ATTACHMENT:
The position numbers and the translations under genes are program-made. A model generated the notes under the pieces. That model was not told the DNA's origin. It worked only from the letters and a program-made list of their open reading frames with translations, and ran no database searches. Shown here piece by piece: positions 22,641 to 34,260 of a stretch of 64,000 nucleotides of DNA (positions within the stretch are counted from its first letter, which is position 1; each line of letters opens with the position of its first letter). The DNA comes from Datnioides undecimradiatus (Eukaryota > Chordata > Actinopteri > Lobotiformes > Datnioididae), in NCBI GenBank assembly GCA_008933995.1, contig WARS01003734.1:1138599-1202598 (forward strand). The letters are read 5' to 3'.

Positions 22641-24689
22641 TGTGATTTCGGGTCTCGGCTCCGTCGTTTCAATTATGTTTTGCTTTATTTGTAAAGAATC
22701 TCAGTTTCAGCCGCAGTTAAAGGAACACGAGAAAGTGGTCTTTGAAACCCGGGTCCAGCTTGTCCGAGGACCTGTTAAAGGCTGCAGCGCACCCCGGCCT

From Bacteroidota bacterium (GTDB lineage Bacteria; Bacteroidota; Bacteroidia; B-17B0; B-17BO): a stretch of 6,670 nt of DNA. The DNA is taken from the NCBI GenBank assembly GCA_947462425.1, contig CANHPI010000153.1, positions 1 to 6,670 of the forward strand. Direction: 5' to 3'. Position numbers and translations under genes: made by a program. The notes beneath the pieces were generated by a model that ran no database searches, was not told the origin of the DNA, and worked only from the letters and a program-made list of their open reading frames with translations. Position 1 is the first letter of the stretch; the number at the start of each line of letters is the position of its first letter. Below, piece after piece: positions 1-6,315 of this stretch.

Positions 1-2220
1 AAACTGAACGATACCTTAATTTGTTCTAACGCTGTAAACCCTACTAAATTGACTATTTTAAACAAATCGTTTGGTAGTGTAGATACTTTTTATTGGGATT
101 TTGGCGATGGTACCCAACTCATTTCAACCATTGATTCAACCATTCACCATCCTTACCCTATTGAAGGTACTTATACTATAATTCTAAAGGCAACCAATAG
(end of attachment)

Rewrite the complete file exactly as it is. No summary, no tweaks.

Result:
The position numbers and the translations under genes are program-made. A model generated the notes under the pieces. That model was not told the DNA's origin. It worked only from the letters and a program-made list of their open reading frames with translations, and ran no database searches. Shown here piece by piece: positions 22,641 to 34,260 of a stretch of 64,000 nucleotides of DNA (positions within the stretch are counted from its first letter, which is position 1; each line of letters opens with the position of its first letter). The DNA comes from Datnioides undecimradiatus (Eukaryota > Chordata > Actinopteri > Lobotiformes > Datnioididae), in NCBI GenBank assembly GCA_008933995.1, contig WARS01003734.1:1138599-1202598 (forward strand). The letters are read 5' to 3'.

Positions 22641-24689
22641 TGTGATTTCGGGTCTCGGCTCCGTCGTTTCAATTATGTTTTGCTTTATTTGTAAAGAATC
22701 TCAGTTTCAGCCGCAGTTAAAGGAACACGAGAAAGTGGTCTTTGAAACCCGGGTCCAGCTTGTCCGAGGACCTGTTAAAGGCTGCAGCGCACCCCGGCCT

From Bacteroidota bacterium (GTDB lineage Bacteria; Bacteroidota; Bacteroidia; B-17B0; B-17BO): a stretch of 6,670 nt of DNA. The DNA is taken from the NCBI GenBank assembly GCA_947462425.1, contig CANHPI010000153.1, positions 1 to 6,670 of the forward strand. Direction: 5' to 3'. Position numbers and translations under genes: made by a program. The notes beneath the pieces were generated by a model that ran no database searches, was not told the origin of the DNA, and worked only from the letters and a program-made list of their open reading frames with translations. Position 1 is the first letter of the stretch; the number at the start of each line of letters is the position of its first letter. Below, piece after piece: positions 1-6,315 of this stretch.

Positions 1-2220
1 AAACTGAACGATACCTTAATTTGTTCTAACGCTGTAAACCCTACTAAATTGACTATTTTAAACAAATCGTTTGGTAGTGTAGATACTTTTTATTGGGATT
101 TTGGCGATGGTACCCAACTCATTTCAACCATTGATTCAACCATTCACCATCCTTACCCTATTGAAGGTACTTATACTATAATTCTAAAGGCAACCAATAG